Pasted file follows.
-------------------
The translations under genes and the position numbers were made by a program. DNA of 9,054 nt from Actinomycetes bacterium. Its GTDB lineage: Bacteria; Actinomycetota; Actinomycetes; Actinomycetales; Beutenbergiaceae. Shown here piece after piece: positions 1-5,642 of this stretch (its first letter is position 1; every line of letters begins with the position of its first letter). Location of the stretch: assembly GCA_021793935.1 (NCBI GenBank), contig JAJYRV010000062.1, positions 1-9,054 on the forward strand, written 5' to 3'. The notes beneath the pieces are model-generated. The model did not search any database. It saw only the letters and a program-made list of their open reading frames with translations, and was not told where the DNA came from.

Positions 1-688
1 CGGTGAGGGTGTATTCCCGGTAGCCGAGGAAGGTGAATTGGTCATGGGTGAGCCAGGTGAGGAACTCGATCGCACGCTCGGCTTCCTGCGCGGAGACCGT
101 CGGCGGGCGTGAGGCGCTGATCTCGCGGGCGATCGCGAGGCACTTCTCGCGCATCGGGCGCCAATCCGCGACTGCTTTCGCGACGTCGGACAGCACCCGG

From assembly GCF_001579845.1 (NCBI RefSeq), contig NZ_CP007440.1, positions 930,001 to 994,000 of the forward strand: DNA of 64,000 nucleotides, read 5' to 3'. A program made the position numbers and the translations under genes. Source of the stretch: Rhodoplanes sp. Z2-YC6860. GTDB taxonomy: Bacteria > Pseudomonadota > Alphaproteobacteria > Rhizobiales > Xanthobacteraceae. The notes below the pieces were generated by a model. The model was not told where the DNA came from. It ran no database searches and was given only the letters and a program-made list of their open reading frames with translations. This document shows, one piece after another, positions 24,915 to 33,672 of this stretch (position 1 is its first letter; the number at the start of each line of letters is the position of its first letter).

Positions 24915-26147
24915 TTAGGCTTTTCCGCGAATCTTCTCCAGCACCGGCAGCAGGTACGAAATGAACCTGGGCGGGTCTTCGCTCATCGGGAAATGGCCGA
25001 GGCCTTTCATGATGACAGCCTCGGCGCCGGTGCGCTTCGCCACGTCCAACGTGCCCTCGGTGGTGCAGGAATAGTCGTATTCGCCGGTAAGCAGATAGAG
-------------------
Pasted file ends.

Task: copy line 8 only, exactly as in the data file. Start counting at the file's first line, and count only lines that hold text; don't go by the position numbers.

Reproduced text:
25001 GGCCTTTCATGATGACAGCCTCGGCGCCGGTGCGCTTCGCCACGTCCAACGTGCCCTCGGTGGTGCAGGAATAGTCGTATTCGCCGGTAAGCAGATAGAG